In late 2018, Verizon partnered with the Sacramento Kings to provide a group of students with simulated courtside seats to a game against the Los Angeles Lakers, offering them one of the earliest glimpses of 5G-based VR. The test went off without a hitch.
The company has also done some very compelling testing when it comes to demonstrating the extreme low latency of its network. That includes strapping VR goggles to football players, basketball players, and even race car drivers if you can believe it, forcing them to play (or drive) in real time using only signals being sent over a 5G network from a camera affixed to their heads.
Such tests aren’t just good for publicity, they actually have very compelling applications when it comes to training players in various sports, according to former NFL quarterback Trent Edwards. Edwards, who co-founded STRIVR Labs, uses virtual reality to train teams like the NFL’s Dallas Cowboys and college football’s Clemson Tigers.
“Fans have the ability to pay for parking, … see live multi-camera replays, and order food to their seats.”
“The science behind everything we do says that once your brain is tricked into thinking that you’re actually there, it has a real impact on the brain,” he says, adding that VR would allow simulated real-time reactions in training environments and have real benefits to players when they hit the field.
“It slows down the game, and that’s when you can operate the best,” he says. “[5G] technology allows football, or really any sport, to be taken to the next level in terms of preparation outside the actual event.”
Beyond training athletes and providing fans with increasingly immersive viewing experiences, 5G could vastly improve the way we experience live sports.
Perhaps no one on the planet knows more about the possibilities of a massive volume of high-speed data inside a sports stadium than Ryan Montoya, the Sacramento Kings’ chief technology officer. The Kings’ Golden 1 Center, which has been hailed as the most technologically advanced stadium ever built, provides each of its 17,000 stadium-goers with a blazing-fast Wi-Fi connection.
As such, the Golden 1 Center sits at the forefront of developing the next generation of apps and in-stadium data analysis, allowing fans to do everything from adjust the temperature of their individual seating sections via an app-based vote to finding the shortest concession lines.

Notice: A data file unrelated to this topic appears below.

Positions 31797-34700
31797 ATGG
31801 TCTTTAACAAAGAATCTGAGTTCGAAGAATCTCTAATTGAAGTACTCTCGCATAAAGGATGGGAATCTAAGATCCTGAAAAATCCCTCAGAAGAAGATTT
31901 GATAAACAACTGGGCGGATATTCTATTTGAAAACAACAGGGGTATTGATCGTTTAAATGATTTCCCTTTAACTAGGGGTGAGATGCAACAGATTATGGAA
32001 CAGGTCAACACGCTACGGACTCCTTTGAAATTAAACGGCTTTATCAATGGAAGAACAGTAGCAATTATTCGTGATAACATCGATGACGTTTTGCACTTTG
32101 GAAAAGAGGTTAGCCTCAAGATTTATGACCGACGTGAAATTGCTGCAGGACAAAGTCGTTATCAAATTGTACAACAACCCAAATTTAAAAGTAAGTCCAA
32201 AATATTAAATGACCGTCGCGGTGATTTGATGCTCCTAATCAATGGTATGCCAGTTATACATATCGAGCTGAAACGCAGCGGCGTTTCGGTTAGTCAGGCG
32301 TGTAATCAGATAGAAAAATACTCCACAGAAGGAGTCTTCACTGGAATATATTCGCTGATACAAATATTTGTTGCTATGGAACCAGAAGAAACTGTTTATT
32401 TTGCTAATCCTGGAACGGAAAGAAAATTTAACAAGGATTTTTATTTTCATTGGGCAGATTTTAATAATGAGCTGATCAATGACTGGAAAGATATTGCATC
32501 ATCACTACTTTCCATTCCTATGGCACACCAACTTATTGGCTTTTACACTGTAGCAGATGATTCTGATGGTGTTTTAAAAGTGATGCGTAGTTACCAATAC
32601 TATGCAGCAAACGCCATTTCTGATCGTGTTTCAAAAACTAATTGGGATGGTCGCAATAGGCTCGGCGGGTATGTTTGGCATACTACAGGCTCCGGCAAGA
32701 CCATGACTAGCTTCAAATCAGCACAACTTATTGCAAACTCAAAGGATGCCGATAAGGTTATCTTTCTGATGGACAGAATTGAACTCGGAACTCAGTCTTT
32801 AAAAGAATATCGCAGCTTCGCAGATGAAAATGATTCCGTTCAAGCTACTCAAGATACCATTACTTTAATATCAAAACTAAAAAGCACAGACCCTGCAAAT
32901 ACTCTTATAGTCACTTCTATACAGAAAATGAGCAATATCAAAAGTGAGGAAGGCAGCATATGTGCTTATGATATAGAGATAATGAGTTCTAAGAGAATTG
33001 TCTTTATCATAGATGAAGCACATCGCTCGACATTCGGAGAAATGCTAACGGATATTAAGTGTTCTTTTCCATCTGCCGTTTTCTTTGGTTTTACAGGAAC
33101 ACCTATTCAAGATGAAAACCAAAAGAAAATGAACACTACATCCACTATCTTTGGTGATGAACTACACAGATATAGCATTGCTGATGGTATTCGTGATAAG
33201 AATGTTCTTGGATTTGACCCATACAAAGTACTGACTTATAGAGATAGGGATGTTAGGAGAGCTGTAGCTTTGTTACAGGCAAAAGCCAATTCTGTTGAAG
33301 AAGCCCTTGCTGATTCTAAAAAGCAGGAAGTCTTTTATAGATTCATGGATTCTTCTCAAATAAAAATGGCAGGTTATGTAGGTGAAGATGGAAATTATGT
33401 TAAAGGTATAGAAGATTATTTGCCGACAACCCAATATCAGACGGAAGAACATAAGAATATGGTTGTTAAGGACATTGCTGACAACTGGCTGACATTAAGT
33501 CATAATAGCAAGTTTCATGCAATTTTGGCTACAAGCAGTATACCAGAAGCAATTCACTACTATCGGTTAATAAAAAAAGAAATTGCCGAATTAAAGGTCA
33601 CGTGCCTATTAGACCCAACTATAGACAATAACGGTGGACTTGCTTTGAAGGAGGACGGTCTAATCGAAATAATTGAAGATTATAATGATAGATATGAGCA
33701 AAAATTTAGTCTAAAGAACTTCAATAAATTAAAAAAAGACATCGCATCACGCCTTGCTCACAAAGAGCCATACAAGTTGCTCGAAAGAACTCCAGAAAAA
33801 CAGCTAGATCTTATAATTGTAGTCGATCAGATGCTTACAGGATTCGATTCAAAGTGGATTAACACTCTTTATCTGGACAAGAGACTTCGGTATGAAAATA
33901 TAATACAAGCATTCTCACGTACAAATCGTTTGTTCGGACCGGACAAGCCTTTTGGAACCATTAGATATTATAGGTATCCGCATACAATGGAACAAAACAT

With 5G-enabled products actually starting to hit early adopters’ hands this year, the technology will soon begin to snowball.
“We’re working with big tech companies as they come and use the arena as a test bed,” Montoya says.
All of these applications will soon be available to other teams throughout the sporting world — including those without state-of-the-art facilities like the Golden 1 Center — and those teams are very interested in improving fan experiences. Montoya says more than 300 sports teams from around the world have toured the Golden 1 facility for inspiration on how they might improve their own stadiums once they have access to such a fast data infrastructure.
“Our app alone [already] has over 42 integrations,” boasts Montoya. “Fans have the ability to pay for parking, find the best route through the arena, upgrade their seats, see live multi-camera replays, and order food to their seats. We rely on [fast] connectivity for our overall fan experience.”
We’re already seeing major headway in terms of 5G deployment. Verizon has launched
Still, with 5G-enabled products actually starting to hit early adopters’ hands this year, as far as Verizon is concerned, the technology will soon begin to snowball, much like 4G did.
For its part, Verizon plans to continue to deploy the technology in more, as-yet-unannounced cities in 2019, hoping consumer demand strengthens as more 5G-enabled technology hits the marketplace.
“I can tell you we’re already working with Tampa and Miami — the next two Super Bowl locations,” Palmer says, ”because you don’t just think about this in the year leading up to the Super Bowl.”
Who knows: Soon you and your pals may be able to sit in the stands together at the big game from almost anywhere in the world.